The confrontation with the Turks, which occurred in 1562, ended in a draw. Another Turkish campaign to conquer the lands of Preste was defeated in Abissínia, with the aid of the Portuguese, and a new Ethiopian emperor was acclaimed. An armada with six vessels arrived in Goa in September, at a time when the viceroy intended to organize an expedition to sign a peace treaty with Calicute. This occurred as Guzerates circled Damão again and Garcia Rodrigues de Távora defeated the enemy. Dom Francisco Coutinho left Goa in December and headed toward Calicute, with great military aplomb to impress the Samorim and sign a peace agreement with this Indian leader, who was a long-standing enemy of Portugal. After he placed demands on Samorim, the viceroy?s men were clearly dissatisfied that there were no incidents as they passed Cananor and then Calicute. A clash among these men ensued, as soon as Coutinho left for Cochim at the beginning of the following year. These events, along with similar occurrences in other parts of Asia, would lead to an idea of decadence in India. This contrasted with the already mythic aura attributed to the governance of Dom Constantino of Bragança and would only be compensated by the noble title of Dom Francisco. The first auto-de-fé in Goa also took place in that year, as the viceroy reduced rights. In time this would rekindle the war with Calicute, a renewed Islamic movement in Malabar and wars in Molucas. The Portuguese would grant right of passage to Asian merchants who paid a determined amount to navigate and do business in Asian waters, although some Portuguese captains of Malabar abused this system.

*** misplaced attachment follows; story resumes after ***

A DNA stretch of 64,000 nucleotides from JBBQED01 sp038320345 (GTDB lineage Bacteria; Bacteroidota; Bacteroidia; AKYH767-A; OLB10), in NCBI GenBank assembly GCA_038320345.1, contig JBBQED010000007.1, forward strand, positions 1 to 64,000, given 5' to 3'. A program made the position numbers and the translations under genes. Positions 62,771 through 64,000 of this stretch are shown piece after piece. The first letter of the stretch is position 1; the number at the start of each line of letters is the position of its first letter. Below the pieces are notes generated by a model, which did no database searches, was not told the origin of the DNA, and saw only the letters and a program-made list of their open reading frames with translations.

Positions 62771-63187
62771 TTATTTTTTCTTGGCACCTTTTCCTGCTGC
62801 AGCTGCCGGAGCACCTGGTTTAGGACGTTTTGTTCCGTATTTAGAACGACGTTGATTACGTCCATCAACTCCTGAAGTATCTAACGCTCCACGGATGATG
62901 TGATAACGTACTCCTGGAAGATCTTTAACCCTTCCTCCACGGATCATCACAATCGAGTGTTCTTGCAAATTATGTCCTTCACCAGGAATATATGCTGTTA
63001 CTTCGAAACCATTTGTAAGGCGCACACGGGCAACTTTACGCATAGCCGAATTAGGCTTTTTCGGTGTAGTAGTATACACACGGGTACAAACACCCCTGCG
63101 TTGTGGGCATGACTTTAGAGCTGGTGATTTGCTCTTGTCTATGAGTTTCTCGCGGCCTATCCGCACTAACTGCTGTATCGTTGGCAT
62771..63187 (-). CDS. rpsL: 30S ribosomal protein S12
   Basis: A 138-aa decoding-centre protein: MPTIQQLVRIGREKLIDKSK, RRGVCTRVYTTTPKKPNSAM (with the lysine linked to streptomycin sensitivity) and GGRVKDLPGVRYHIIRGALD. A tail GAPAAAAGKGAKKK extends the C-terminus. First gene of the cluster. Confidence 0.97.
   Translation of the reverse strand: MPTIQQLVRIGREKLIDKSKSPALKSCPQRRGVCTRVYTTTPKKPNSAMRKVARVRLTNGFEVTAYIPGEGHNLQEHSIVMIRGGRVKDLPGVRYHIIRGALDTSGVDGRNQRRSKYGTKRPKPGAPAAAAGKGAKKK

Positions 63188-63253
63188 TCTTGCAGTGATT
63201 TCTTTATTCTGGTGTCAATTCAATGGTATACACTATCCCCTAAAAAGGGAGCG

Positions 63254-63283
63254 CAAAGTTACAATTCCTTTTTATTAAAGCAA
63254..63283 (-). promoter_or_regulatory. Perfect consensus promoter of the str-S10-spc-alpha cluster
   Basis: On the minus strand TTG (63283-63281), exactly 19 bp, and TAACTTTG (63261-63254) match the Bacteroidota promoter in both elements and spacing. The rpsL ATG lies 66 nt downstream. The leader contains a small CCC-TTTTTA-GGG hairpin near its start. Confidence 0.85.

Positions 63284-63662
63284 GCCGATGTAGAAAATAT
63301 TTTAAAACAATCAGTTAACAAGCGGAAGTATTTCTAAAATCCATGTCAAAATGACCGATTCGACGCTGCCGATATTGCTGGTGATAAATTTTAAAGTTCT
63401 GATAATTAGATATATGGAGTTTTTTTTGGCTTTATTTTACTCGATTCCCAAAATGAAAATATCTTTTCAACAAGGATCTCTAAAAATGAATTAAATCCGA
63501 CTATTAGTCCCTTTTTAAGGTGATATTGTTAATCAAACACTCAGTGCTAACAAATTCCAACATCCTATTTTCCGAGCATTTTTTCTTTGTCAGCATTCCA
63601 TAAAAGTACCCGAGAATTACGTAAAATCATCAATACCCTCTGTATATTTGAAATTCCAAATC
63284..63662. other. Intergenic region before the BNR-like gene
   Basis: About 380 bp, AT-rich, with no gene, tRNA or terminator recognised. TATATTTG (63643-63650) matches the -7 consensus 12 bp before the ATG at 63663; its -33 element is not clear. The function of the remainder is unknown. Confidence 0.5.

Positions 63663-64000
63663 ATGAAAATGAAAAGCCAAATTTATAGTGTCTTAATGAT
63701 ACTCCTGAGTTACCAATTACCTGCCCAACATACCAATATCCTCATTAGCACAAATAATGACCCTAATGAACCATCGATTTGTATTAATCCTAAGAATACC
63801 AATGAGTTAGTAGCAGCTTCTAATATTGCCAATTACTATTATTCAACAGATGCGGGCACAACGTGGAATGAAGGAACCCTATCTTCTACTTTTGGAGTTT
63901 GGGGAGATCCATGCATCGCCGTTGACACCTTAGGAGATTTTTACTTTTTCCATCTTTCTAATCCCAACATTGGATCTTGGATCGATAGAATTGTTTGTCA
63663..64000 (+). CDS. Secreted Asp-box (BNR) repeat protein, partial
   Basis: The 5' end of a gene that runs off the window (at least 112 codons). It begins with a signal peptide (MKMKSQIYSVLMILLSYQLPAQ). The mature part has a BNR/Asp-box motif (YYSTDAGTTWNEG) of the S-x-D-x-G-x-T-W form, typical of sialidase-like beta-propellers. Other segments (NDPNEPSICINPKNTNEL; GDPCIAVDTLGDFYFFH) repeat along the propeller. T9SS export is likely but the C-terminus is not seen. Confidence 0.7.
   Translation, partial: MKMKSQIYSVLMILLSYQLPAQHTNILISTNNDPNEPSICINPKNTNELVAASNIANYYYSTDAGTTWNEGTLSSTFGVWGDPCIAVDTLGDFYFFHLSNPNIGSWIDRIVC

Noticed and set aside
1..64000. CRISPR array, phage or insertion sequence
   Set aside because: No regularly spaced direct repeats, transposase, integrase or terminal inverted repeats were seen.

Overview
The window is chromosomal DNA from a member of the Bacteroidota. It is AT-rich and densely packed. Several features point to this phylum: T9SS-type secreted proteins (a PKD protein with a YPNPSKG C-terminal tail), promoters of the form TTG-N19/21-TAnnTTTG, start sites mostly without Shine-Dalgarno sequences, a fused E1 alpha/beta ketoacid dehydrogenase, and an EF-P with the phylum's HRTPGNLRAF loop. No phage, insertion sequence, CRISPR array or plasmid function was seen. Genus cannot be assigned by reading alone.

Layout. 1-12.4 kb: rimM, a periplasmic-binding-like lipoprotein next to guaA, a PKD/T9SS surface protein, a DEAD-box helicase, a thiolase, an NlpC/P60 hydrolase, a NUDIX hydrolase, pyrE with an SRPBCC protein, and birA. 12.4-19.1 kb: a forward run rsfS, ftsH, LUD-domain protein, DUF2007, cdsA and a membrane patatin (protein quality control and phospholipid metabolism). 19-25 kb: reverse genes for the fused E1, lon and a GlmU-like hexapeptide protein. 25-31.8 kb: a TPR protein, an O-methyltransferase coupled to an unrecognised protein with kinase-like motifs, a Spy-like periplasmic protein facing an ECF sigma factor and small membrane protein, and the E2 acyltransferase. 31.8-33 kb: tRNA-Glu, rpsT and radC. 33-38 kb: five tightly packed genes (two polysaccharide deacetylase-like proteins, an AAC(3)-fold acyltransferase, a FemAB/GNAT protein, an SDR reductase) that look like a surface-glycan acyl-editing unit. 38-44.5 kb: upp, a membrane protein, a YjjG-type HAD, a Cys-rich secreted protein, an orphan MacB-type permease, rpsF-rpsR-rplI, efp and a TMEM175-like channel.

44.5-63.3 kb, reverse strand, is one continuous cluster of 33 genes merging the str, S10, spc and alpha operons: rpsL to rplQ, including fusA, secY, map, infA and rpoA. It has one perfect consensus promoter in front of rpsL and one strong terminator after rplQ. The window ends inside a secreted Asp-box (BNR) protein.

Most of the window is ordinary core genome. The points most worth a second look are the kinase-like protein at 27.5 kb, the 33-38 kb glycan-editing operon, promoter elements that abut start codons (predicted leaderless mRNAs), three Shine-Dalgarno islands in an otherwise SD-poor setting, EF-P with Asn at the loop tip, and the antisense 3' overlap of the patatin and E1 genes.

At the beginning of 1563, Henrique de Sá, named captain of Molucas, saved Amboíno, an island that had been incorporated into the holdings of the Christian king of Ternate because of Portuguese aid. After an anti-Christian revolt was squelched by Henrique de Sá, the king of Portugal was granted possession of this island in 1564. Also during this year in Ceylon the Madune, king of Sitawaka, sent his son Raju, king of Sitawaka, to try to depose his brother, king of Kotte and traditional Portuguese ally. Raju circled Colombo with 30,000 men but was defeated by the fortress captain, Baltasar Guedes de Sousa. With the city of Kotte under seige by Raju, only Diogo de Melo Coutinho, captain of the island of Manar, was able to turn the tide. He sent Domingos de Mesquita as the captain of an armada to aid the eighty vessels from Malabar that were passing through the area. Mesquita not only aided some of these vessels, but also slaughtered about 2,000 Moors. Upon hearing the news, Dom Francisco Coutinho died on February 19, 1564, allegedly because of the inhumane actions of Domingos Mesquita. He was buried on the very day in the Church of the São Francisco convent, under a cloth of the Order of Christ; his body would later be transferred to the town of Redondo.

Having succeeded the charismatic governance of Dom Constantino of Bragança, Dom Francisco Coutinho, who governed during two years and five months, was portrayed as an average viceroy by Manuel de Faria e Sousa: ?He took a prudent stance that was at once liberal and controlled.? (SOUSA, Manuel de Faria e, Ásia Portuguesa, translation by Manuel Burquets de Aguiar, vol. III, Part 2, chap. XVIII, Porto, Livraria Civilização, 1945). The shadow of the previous viceroy also weighs on him in the words of Diogo do Couto, who says that he: ?? was liberal, and at least not stingy ?? (COUTO, Diogo do, Da Ásia, VII, x, 17, Lisboa, Livraria San Carlos, 1974).

COUTO, Diogo do, Da Ásia, VII, x, 1-17, Lisboa, Livraria San Carlos, 1974. EÇA, Duarte de, Relação dos Governadores da Índia (1571), edição de R. O. W. Goertz (Codex Goa 38), Calgary, University Printing Series, 1979, p. 15. SOUSA, Manuel de Faria e, Ásia Portuguesa, tradução de Manuel Burquets de Aguiar, vol. III, Parte 2, cap. XVIII, Porto, Livraria Civilização, 1945. ZÚQUETE, Afonso, Tratado de todos os Vice-Reis e Governadores da Índia, Lisboa, Editorial Enciclopédia, 1962. Author: Nuno Vila-Santa
Translated by: Rosa Simas